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Photos: Bridge Groundbreaking Welcomes Riverfront Commons to Newport

Let us leave this place where the smoke blows black/And the dark street winds and bends

Past the pits where the asphalt flowers grow/We shall walk with a walk that is measured and slow

And watch where the chalk-white arrows go/To the place where the sidewalk ends

The words of author/poet Shel Silverstein were recited by State Rep. Dennis Keene just before the ribbon was cut, opening the new bridge that welcomes Riverfront Commons to Newport and the Northern Kentucky River Cities.

"What he's telling all of us is, we need to find hope, joy, and excitement where the sidewalk ends and let our imagination grow from there," Keene said before alarge crowd of local elected and civic leaders at the foot of the Purple People Bridge.

The celebration marked the first phase of the ambitious Riverfront Commons, an 11.5 mile stretch of recreational walking and biking paths that will connect Ludlow, Covington, Newport, Ft. Thomas, Bellevue, and Dayton. The $1.2 million bridge project was funded through a combination of federal, state, and local dollars.

“We are working now to continue the expansion of this project which is an important economic development tool, connecting all our river cities and for our citizens to enjoy well into the future,” Keene said. He said the Riverfront Commons project, which is led by Southbank Partners, symbolizes what local leaders are trying to do in all of the urban communities: reestablish a relationship with the river and "the magic of its water". "We are giddy as kids on Christmas because of all the possibilities that lie ahead of us."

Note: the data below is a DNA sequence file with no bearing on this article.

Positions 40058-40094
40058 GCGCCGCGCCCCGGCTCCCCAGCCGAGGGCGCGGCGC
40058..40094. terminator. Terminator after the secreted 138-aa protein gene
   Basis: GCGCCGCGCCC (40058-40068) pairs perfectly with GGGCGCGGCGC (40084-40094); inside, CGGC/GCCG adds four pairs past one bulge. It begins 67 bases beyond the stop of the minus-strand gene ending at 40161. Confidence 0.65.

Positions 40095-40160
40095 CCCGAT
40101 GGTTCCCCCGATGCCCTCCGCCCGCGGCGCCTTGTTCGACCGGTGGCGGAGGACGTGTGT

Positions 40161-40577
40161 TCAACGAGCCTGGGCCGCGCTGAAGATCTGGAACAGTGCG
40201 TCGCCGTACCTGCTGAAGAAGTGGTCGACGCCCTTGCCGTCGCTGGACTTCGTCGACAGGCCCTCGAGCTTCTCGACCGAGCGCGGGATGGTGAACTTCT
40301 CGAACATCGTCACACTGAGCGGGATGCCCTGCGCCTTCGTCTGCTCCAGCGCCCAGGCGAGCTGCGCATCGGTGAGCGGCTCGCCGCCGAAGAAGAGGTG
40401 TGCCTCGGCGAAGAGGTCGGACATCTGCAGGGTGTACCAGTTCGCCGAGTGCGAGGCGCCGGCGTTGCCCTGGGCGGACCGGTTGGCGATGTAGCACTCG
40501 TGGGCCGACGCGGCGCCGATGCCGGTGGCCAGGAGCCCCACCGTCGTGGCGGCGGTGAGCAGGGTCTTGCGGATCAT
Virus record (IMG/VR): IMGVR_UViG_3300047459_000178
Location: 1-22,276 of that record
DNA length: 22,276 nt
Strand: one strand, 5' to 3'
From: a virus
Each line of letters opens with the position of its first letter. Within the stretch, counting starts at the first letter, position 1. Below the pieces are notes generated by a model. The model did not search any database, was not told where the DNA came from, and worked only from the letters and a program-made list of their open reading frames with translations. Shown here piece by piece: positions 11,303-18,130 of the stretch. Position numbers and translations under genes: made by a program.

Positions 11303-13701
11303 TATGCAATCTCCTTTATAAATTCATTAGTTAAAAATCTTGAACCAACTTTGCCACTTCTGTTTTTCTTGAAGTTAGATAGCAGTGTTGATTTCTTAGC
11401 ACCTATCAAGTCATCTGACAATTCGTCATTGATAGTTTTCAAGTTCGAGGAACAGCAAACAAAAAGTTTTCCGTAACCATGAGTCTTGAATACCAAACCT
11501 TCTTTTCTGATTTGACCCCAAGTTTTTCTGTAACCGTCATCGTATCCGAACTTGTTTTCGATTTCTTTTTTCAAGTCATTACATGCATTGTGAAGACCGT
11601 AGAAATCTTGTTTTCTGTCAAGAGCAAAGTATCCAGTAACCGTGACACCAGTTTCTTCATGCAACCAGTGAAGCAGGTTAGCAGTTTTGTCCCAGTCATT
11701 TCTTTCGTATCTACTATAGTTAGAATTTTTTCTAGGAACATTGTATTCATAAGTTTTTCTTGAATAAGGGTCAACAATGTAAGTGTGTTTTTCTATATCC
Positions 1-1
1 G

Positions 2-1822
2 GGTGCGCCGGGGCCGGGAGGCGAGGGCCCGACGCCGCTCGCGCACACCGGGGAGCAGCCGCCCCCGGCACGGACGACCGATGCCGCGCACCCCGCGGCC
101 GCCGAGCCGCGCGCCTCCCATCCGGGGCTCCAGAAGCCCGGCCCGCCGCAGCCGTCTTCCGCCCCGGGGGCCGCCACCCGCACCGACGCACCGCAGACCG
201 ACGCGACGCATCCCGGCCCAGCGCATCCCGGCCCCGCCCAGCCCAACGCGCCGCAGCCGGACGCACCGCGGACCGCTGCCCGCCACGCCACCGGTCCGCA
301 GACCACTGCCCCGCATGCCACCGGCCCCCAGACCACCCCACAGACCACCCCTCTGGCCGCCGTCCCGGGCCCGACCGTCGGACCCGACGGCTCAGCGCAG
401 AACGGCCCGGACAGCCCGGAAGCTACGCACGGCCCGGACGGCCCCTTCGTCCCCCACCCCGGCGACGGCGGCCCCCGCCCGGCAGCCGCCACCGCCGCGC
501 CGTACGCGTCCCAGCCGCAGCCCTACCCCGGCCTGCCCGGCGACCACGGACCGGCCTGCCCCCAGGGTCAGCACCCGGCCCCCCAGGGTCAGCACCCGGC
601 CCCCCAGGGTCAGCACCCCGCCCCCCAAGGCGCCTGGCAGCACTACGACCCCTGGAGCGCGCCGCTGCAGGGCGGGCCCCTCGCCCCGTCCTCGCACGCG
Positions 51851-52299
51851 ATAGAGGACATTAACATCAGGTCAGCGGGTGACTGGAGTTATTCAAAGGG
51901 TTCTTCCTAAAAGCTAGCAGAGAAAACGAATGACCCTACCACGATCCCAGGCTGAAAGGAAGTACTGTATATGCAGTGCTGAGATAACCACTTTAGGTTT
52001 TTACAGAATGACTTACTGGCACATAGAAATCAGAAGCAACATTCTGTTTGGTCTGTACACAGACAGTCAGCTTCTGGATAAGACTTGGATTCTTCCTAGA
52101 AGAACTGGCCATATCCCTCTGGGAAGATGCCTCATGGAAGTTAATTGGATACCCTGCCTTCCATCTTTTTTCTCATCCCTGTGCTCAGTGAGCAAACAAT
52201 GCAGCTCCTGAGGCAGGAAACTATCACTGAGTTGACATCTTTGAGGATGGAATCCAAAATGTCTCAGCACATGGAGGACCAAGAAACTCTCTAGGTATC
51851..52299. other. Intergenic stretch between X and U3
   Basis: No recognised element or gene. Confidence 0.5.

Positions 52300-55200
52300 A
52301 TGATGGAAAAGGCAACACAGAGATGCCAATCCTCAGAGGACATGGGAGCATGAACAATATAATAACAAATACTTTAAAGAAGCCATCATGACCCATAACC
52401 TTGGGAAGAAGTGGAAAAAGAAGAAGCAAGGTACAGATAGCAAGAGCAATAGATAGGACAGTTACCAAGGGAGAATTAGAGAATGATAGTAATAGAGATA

Plans for the project were first announced in 2003.
Newport Mayor Jerry Peluso was joined by Bellevue Mayor Ed Riehl (and former Bellevue Mayor Jack Meyer) and Covington Mayor Sherry Carran, and other local leaders. Peluso said that he's a big Cincinnati Reds fan but that the team is struggling this season because of various weaknesses, something Northern Kentucky's leaders are avoiding through projects like Riverfront Commons.
"You have to have teamwork to win and that's exactly what this project has," Peluso said. "When we come together there is little that we can't accomplish."
"It's a great day today and a wonderful day for pedestrians to be walking around," said Rob Hans, chief engineer of the Kentucky Transportation Cabinet District 6 Office in Covington. The Cabinet plays a significant role in the project. "A lot of people think of the Transportation Cabinet as highways and that's farthest from the truth." Hans said the Cabinet wants to enhance the community for pedestrians, cyclists, and even aviators. Another nearby project that will help those efforts is the recreation of Route 9 from Wilder to the Taylor Southgate Bridge in Newport, Hans said.
"This is the first phase of the transformational Riverfront Commons project and is a result of tremendous cooperation between the Kentucky Transportation Cabinet and the City of Newport," Southbank President Jack Moreland said.
Once created Riverfront Commons will make the south bank of the Ohio the most interesting walkway/bikeway in the mid-west, Southbank believes.
Riverfront Commons will seamlessly connect over the Purple People Bridge to trails in Cincinnati, to the Licking River Greenway in Northern Kentucky, and to Devou Park in Covington.

The 15-20 foot wide path will feature open park space at strategic points along the river, accommodating both walkers and bikers. A series of points of access, or nodes, will provide easy linkage to neighborhood, residential, business, entertainment and historic districts.

Story & photos by Michael Monks, editor & publisher of The River City News

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